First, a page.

Your Guide to a Healthy Liver: What To Expect From Your Blood Test

By Kalyn Weber Apr 09, 2014

 

Your liver is a pretty incredible organ. In fact, you can’t live without it. One of the most important things your liver does is filter harmful toxins, like alcohol and drugs, from your blood. Your liver also produces bile (a substance needed to break down fats), stores vitamins, minerals and sugars, breaks down old blood cells, and performs a number of other tasks needed for life. That’s pretty impressive! In fact the liver is so important that our body keeps it protected, tucked away on the ride side of our abdomen behind our ribs.

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As you can imagine, with all that the liver does, we put that tough organ through a lot in our lifetimes. Between the alcohol, the medications, household cleaners (especially aerosol sprays), pesticides, and herbicides, most of our livers are working overtime. It’s no wonder that more than 30 million people in the U.S. have liver disease. However, simply eating poorly affects this vital organ. According to the American Liver Foundation, up to 25% of Americans may have non-alcoholic fatty liver disease, or NAFLD. NAFLD tends to develop in people who are overweight, have diabetes, high cholesterol or high triglycerides. Rapid weight loss may also lead to NAFLD.

Click here to learn how to InsideTracker can help you manage your liver health biomarkers today.

 What makes liver disease tricky is that there are often no symptoms! Many people with liver disease feel completely healthy. That’s why it is so important to check your biomarkers. InsideTracker added three new biomarkers to the Ultimate Plan to reveal the health of your liver, as well as the likely cause of any liver damage:

Alanine aminotransferase (ALT) is an enzyme primarily found in the liver; it plays a role in changing stored glucose into usable energy. When the liver is not functioning well, ALT can enter the bloodstream. Aspartate aminotransferase (AST) is an enzyme primarily found in the liver. It is also found in the heart, muscle tissue, kidneys, brain, and red blood cells. AST helps to metabolize amino acids, the building blocks of proteins, which help provide you with more energy, digest food more effectively, and make you feel stronger. When the liver is not functioning properly, AST can enter the bloodstream. Gamma-glutamyl transpeptidase (GGT) is an enzyme that is concentrated in the liver, and is also found in the bile ducts, pancreas, spleen, and kidneys. GGT helps to transfer amino acids across the cell membrane, and plays an important role in helping the liver metabolize toxins. Again when the liver is not functioning well, GGT can enter the bloodstream.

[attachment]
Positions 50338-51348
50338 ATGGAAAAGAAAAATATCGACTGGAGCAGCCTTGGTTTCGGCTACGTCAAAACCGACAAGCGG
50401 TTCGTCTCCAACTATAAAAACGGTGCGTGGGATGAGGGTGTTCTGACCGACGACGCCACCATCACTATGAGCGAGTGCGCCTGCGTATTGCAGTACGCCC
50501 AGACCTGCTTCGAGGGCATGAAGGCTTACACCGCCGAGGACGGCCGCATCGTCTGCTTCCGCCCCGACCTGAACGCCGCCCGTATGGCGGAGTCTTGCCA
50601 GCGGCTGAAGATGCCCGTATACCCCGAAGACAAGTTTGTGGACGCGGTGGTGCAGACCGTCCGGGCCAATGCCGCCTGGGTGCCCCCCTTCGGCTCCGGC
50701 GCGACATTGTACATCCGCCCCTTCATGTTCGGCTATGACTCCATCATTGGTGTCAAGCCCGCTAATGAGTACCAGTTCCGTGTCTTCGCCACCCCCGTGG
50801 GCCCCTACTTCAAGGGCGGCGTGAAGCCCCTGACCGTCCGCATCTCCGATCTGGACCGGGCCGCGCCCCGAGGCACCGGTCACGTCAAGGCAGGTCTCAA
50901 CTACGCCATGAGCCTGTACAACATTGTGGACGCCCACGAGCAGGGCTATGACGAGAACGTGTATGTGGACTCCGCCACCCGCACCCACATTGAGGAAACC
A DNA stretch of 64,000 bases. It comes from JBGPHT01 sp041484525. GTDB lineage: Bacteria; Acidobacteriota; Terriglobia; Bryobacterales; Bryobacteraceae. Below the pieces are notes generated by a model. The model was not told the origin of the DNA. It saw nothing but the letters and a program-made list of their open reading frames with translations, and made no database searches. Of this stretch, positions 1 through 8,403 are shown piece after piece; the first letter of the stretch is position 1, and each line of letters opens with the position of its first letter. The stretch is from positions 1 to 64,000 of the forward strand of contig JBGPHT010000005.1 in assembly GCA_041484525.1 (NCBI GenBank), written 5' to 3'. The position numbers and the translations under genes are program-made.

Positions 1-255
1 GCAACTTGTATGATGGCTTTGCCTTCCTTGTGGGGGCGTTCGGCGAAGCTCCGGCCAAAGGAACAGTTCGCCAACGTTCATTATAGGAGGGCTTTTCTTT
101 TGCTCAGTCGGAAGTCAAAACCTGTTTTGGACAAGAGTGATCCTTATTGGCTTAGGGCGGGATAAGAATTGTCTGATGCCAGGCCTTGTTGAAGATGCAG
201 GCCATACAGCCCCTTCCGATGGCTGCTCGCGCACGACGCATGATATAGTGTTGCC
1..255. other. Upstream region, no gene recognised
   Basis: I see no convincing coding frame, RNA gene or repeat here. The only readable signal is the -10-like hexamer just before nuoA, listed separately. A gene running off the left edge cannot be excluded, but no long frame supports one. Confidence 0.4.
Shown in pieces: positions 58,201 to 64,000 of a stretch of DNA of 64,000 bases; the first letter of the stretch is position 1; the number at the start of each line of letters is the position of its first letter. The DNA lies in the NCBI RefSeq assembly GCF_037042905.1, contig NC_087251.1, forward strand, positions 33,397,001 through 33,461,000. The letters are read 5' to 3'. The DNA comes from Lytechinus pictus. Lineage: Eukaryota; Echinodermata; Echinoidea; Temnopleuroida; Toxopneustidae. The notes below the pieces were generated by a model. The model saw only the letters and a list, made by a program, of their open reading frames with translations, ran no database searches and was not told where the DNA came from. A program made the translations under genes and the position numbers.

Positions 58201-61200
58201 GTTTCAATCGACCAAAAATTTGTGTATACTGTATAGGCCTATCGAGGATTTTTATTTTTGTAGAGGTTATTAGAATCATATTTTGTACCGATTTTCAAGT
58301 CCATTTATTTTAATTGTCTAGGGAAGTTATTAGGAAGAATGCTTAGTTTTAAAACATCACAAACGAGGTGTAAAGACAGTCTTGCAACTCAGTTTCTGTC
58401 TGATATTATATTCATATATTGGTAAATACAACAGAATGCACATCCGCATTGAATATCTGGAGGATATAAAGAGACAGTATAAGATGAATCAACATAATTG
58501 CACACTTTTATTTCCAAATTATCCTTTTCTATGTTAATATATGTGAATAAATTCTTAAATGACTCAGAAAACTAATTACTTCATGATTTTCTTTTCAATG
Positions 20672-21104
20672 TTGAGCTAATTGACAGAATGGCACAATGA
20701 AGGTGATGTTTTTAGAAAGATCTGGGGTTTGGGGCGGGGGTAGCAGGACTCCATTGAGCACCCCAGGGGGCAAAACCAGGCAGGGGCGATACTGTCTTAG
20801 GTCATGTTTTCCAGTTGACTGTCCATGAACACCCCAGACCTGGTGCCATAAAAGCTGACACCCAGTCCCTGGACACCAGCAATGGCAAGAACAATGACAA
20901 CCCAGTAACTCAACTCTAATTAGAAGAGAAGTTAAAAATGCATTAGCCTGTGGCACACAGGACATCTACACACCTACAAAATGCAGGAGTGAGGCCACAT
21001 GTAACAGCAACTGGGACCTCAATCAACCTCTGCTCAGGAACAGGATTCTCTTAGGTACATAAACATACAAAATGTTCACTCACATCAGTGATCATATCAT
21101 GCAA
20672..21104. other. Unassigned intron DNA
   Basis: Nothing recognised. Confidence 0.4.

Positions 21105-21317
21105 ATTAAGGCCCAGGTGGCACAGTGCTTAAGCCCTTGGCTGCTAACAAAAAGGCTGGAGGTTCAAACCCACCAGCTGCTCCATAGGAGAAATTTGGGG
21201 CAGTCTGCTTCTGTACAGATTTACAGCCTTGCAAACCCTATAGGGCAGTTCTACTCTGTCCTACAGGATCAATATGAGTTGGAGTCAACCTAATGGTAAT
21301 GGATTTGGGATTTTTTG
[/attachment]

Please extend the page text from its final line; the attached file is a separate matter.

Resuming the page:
While some of these biomarkers are found naturally in the blood, elevated levels of any of these biomarkers indicate liver damage.

Preparing for your Ultimate Plan by Inside Tracker

Keep off the heavy weights for one week before your blood test. This is particularly important for individuals who do not regularly practice intense resistance training. Research suggests that individuals accustomed to moderate physical activity, but not to performing intensive muscular exercise on a regular basis, may have significantly increased liver function for at least 7 days after weightlifting.

Do not drink any alcoholic beverages within 24 hours of a blood test. Not even a little bit. Even a small amount of alcohol can cause GGT blood levels to increase. Smoking and medications like antidepressants, NSAIDs, and hormones such as testosterone, can also increase GGT.

Start tracking your biomarkers with the new Ultimate Plan from InsideTracker today.

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